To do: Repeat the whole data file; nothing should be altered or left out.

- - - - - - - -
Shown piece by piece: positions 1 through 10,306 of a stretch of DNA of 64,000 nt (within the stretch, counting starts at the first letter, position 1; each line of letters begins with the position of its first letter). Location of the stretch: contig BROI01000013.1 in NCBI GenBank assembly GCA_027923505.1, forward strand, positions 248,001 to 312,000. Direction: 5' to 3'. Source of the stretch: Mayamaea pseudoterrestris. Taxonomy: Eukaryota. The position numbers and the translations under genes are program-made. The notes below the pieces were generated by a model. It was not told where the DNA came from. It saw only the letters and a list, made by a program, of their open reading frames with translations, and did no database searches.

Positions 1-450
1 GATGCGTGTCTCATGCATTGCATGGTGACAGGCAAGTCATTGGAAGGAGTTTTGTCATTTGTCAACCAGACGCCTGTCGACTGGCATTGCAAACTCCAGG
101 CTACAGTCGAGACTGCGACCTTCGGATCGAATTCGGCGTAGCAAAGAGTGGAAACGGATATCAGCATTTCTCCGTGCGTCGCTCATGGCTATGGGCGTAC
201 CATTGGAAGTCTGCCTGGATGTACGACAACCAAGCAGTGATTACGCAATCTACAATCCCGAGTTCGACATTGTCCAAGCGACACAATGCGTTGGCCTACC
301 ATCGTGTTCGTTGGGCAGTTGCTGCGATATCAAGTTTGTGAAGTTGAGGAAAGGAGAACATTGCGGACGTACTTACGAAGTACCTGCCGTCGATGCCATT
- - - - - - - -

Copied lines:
Shown piece by piece: positions 1 through 10,306 of a stretch of DNA of 64,000 nt (within the stretch, counting starts at the first letter, position 1; each line of letters begins with the position of its first letter). Location of the stretch: contig BROI01000013.1 in NCBI GenBank assembly GCA_027923505.1, forward strand, positions 248,001 to 312,000. Direction: 5' to 3'. Source of the stretch: Mayamaea pseudoterrestris. Taxonomy: Eukaryota. The position numbers and the translations under genes are program-made. The notes below the pieces were generated by a model. It was not told where the DNA came from. It saw only the letters and a list, made by a program, of their open reading frames with translations, and did no database searches.

Positions 1-450
1 GATGCGTGTCTCATGCATTGCATGGTGACAGGCAAGTCATTGGAAGGAGTTTTGTCATTTGTCAACCAGACGCCTGTCGACTGGCATTGCAAACTCCAGG
101 CTACAGTCGAGACTGCGACCTTCGGATCGAATTCGGCGTAGCAAAGAGTGGAAACGGATATCAGCATTTCTCCGTGCGTCGCTCATGGCTATGGGCGTAC
201 CATTGGAAGTCTGCCTGGATGTACGACAACCAAGCAGTGATTACGCAATCTACAATCCCGAGTTCGACATTGTCCAAGCGACACAATGCGTTGGCCTACC
301 ATCGTGTTCGTTGGGCAGTTGCTGCGATATCAAGTTTGTGAAGTTGAGGAAAGGAGAACATTGCGGACGTACTTACGAAGTACCTGCCGTCGATGCCATT